Within the e-mail and brochure attachment, this visitor subsequently receives, you are then given an opportunity to set up another step in the conversion journey. Give the visitor details of a personal contact person should they require further information and link this information directly to the email. This will make the contact process as simple as possible.
Using the brochure request example, your business is now aware of a company’s interest in your product or service. You know this because your brochure has been requested. It is worth approaching the person who requested it – perhaps not immediately – to ask them if the information contained within the brochure was of use to them, or if certain points require more clarity.
Using the right channels
A website is usually a means to communicate with potential customers and generate leads. Communication also needs to happen at the right time – you should be offering the right information at each step of the journey. To ensure that you do not misjudge such opportunities for personal communication, your website or your marketing department should be making noise at different points in time. This is done by determining the goal of each channel separately. This translates into sending the right message to the right target audience at the right time.
In B2B, brand recognition is not concentrated on a single person. Your brand needs to be recognised by a team. When a business requires a product or service that you just happen to offer, your company logo and branding can make a big difference – in fact, the entire team might be familiar with your name at the first meeting if you often take full advantage of display campaigns.
Display campaigns via Google Ads and social media are extremely worthwhile. With these channels, you can implement targeted advertising according to interest, position, company, and sector. Social media is no longer a personal platform, it is a business park.
Another way would be to offer how-to’s or professional videos via YouTube and other similar channels. Developing image or video material with a strong, catchy message in which target group attention is drawn gives a very visual and immediate effect – if done well. If your B2B soft conversion already knows who you are, the chances of this becoming a hard conversion during a shorter customer journey are very much higher than that of an unknown newcomer, however wonderful the service or product.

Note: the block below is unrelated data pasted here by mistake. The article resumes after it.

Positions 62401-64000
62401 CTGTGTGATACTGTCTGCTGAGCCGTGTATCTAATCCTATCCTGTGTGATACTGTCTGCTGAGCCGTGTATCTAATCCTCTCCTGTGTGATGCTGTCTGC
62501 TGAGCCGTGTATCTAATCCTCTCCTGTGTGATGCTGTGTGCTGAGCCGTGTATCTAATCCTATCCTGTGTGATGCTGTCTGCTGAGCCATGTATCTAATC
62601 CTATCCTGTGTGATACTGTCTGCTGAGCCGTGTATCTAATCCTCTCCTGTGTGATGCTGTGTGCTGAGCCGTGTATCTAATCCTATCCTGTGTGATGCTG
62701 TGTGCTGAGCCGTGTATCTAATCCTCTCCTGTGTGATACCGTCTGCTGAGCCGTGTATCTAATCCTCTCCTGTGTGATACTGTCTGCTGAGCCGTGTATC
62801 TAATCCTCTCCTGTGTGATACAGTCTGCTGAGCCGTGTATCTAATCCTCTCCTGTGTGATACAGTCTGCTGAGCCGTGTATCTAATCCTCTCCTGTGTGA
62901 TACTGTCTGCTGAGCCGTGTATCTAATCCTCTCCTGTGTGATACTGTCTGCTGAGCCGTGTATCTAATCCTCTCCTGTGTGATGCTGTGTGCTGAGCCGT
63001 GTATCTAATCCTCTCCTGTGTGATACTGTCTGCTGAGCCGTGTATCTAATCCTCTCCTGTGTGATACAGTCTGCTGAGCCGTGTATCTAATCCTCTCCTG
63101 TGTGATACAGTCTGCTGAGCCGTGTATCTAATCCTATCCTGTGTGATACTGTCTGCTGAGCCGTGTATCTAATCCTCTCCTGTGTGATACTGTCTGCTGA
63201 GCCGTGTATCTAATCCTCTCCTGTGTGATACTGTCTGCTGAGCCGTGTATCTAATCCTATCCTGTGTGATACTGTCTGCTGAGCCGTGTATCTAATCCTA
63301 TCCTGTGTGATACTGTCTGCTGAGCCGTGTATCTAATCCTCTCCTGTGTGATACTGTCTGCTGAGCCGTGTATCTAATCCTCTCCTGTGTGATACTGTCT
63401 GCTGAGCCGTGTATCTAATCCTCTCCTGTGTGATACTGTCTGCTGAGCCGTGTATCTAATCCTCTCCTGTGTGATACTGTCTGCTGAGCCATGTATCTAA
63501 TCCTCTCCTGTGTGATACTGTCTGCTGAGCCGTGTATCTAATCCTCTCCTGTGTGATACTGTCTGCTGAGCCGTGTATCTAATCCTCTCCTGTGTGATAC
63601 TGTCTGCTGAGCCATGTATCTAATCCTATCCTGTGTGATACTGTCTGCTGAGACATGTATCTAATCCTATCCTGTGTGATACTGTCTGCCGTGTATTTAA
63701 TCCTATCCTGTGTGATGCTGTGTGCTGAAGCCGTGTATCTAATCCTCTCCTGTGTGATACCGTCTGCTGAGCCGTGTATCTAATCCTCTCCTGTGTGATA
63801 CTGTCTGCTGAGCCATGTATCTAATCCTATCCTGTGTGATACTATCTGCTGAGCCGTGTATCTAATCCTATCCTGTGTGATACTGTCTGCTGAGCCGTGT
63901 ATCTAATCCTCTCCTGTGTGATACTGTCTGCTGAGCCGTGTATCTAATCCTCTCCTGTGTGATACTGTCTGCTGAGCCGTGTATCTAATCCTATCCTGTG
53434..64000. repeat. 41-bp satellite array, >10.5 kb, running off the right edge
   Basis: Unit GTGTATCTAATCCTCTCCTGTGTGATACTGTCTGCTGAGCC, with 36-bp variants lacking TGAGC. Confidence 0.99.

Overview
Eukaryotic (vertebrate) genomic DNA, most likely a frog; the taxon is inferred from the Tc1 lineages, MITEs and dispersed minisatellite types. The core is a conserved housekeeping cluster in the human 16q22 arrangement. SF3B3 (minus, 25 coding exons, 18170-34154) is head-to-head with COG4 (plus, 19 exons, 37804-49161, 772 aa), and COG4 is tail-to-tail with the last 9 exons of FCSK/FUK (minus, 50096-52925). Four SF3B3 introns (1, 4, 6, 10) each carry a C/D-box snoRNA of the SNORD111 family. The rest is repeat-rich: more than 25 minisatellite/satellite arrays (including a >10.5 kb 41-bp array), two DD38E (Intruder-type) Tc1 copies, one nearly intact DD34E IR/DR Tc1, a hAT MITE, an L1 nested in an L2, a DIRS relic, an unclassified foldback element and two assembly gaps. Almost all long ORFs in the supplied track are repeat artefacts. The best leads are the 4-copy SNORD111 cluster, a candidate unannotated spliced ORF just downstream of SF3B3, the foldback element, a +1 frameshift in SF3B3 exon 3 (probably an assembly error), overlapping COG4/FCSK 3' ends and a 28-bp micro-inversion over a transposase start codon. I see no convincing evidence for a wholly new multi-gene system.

Advertising your business, service or product means introducing people to them and then bringing them further along so that they first discuss the information and then pick out the product that solves their challenge. This means making people enthusiastic about clicking on your website and keeping them there with quality content that isn’t confusing. This applies to B2B as well as to B2C.
Organic channels such as search engine optimization (SEO) or search engine advertising (SEA) can generate significant traffic. A strong foundation to your website (logical hierarchy, correct keyword focus, technology) is essential. This allows you to create strong landing pages for a Google Ads campaign – the perfect channel for providing an immediate answer to your target’s question.
Ultimately, it’s all about achieving the hard conversion goal. Your visitor has been given the opportunity to recognise your brand, has searched for an answer to a specific question via Google, has viewed your landing page and downloaded your brochure. You then get in touch on a more personal level one or more times and, at (long, long) last, get that hard conversion. Through social media and Google Ads remarketing, you can ensure that the visitor returns to discuss the opportunities you have on offer. B2B marketing strategies mean it is time to prepare for a long dive, and your business will probably need to take a very deep breath.
Whether you discover a treasure at the end is up to your marketing department, your service or product, as well as the way in which your visitor responds to each step of their journey towards hard conversion. Whether and how you guide those steps will have a lot to do with the end result.
When dealing with B2B online marketing, consider the end goal carefully, but realise that other shorter-term goals are just as important. These all contribute to the achievement of your ultimate goal. By using the right channels at the right stages, you can create a healthy mix of marketing that will only add to your online presence in positive and productive ways.